A Case for Giving

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Cleveland Public Theatre is the home to bold new work, up-and-coming artists, shows that push boundaries, and work that warrants further exploration. We educate, nurture, and change lives. From helping artists who need a space to get their first performance up on its feet to launching regional and U.S. premieres, we continually push productions that will inspire, awaken, and provoke.

We take seriously our role as a “public theatre” and provide experiences that speak to many constituencies. Our participants are economically, geographically, and ethnically diverse. We believe this diversity stems from our commitment to hiring creators from a wide range of backgrounds. As to our audiences, CPT boasts above-market penetration of individuals who live in the urban core, and an estimated 40% of CPT’s audience is under 40.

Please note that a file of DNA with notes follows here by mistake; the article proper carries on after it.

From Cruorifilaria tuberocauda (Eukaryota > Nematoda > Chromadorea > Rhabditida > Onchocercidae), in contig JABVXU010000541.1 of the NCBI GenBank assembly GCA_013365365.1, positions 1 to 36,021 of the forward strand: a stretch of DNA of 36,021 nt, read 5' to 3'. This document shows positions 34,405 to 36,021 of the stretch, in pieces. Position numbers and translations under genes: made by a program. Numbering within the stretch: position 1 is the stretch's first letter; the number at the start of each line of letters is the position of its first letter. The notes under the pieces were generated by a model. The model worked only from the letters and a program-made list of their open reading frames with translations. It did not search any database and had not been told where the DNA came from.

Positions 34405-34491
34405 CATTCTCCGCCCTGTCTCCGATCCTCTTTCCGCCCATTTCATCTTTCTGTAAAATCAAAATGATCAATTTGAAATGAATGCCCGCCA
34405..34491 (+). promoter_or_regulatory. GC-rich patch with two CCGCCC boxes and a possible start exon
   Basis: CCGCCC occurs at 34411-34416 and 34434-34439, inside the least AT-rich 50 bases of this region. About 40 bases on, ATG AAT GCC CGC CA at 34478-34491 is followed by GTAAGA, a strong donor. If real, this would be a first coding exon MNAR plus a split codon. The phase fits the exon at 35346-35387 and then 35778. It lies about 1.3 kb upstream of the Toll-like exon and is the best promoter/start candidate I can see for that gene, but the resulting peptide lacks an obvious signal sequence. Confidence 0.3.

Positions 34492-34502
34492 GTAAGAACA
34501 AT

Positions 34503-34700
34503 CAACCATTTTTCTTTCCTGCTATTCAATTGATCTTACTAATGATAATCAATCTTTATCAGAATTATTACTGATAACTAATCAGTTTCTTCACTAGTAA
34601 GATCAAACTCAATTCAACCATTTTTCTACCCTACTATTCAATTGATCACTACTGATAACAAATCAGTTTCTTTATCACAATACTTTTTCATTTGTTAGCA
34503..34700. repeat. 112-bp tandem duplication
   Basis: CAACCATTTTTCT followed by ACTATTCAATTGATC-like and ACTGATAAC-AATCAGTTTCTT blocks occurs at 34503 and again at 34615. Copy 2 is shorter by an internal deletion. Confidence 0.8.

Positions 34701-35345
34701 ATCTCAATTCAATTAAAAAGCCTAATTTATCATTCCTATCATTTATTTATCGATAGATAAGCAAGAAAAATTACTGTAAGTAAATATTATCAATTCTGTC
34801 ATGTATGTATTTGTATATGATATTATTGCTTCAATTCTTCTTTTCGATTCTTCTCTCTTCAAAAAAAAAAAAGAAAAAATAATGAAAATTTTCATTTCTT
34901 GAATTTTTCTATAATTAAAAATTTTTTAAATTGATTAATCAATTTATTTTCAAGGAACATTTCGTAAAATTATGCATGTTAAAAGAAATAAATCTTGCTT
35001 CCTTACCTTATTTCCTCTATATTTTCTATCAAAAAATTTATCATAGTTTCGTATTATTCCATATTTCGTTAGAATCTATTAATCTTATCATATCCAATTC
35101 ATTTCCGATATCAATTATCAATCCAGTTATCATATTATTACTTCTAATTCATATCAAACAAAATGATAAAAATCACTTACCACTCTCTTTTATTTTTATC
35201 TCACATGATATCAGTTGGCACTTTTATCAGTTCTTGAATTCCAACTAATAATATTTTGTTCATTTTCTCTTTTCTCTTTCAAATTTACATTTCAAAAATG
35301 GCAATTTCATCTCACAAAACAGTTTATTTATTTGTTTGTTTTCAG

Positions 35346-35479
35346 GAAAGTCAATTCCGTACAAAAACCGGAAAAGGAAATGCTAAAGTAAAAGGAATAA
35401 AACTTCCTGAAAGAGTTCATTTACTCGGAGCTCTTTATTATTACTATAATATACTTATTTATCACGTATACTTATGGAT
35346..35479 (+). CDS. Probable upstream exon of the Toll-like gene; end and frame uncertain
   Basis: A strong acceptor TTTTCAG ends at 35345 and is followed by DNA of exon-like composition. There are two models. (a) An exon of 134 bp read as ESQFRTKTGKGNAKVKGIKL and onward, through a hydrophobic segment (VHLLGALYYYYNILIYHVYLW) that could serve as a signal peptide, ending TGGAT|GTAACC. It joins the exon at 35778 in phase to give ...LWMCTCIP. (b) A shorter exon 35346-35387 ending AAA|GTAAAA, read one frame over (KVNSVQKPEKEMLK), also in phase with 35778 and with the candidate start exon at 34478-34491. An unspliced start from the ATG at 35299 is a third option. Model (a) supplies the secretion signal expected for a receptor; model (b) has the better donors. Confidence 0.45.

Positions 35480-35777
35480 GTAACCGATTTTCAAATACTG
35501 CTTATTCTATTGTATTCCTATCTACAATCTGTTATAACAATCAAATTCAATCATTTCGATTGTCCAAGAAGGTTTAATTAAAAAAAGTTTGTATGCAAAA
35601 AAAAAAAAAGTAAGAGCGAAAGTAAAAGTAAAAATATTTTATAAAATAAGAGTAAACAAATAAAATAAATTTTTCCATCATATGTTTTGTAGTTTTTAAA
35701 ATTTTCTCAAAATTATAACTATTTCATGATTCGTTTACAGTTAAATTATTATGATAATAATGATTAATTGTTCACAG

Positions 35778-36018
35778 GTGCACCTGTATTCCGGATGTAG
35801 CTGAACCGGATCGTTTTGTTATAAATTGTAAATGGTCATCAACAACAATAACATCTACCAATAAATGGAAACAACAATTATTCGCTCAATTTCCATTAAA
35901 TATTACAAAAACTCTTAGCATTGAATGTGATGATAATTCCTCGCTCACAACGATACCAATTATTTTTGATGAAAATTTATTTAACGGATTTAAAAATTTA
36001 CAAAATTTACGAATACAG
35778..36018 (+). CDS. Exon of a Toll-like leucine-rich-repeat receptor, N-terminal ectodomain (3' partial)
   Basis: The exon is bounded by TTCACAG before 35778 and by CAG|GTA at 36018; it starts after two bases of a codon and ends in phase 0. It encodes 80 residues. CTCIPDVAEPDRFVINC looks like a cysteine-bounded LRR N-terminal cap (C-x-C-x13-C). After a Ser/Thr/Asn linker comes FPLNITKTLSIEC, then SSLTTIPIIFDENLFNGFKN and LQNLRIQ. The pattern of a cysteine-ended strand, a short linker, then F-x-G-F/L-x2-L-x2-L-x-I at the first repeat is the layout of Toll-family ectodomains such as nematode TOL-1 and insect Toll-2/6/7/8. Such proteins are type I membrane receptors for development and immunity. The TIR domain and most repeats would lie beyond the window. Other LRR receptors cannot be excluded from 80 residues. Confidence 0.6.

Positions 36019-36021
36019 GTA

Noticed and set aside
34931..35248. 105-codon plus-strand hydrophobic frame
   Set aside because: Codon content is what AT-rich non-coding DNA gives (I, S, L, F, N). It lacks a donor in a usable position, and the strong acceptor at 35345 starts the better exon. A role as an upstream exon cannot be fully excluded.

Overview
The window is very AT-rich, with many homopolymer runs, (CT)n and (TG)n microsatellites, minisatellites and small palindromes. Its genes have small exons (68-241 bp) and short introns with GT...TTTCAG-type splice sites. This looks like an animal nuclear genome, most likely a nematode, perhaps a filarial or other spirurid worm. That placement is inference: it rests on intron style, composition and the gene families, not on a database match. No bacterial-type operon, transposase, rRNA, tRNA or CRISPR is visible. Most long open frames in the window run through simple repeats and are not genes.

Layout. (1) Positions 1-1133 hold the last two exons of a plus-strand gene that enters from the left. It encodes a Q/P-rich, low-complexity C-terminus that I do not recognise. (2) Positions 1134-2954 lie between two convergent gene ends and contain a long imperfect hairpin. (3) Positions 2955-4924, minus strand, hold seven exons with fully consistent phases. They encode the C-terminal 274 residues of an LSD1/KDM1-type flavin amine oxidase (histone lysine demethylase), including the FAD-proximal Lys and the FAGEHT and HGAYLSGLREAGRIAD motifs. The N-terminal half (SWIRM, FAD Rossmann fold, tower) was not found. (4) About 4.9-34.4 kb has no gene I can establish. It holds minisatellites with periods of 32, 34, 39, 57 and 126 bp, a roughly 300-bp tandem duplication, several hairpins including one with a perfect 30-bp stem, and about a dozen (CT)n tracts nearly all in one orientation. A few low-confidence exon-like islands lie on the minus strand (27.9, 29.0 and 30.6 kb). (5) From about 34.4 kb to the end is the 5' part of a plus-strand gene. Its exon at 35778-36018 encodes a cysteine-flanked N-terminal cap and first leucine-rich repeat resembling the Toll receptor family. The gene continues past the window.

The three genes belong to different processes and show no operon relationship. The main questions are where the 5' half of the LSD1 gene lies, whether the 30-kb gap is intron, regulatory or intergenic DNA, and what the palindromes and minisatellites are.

In 2011, we were one of just 5 theatres nationwide to receive the 50/50 Award from the International Center for Women Playwrights (ICWP), which recognizes theatres that produce work by female playwrights at least 50% of the time. In 2014, Cleveland Public Theatre was among an encouraging 67 recipients from 9 countries worldwide to receive the designation. We are proud to have been among the leaders in the field who are “walking the talk” of gender equity, and we have continued to serve women artists through our programming and new work development programs. In the 2013-2014 season, 81% of the plays we produced were by female creators (compared to the national average of 18%). According to Elana Gartner, co-chair of the ICWP award, “[The 50/50 Award] has started a conversation, and that’s encouraging. But it’s an important thing for the field and industry that theatre companies don’t let the conversation go.”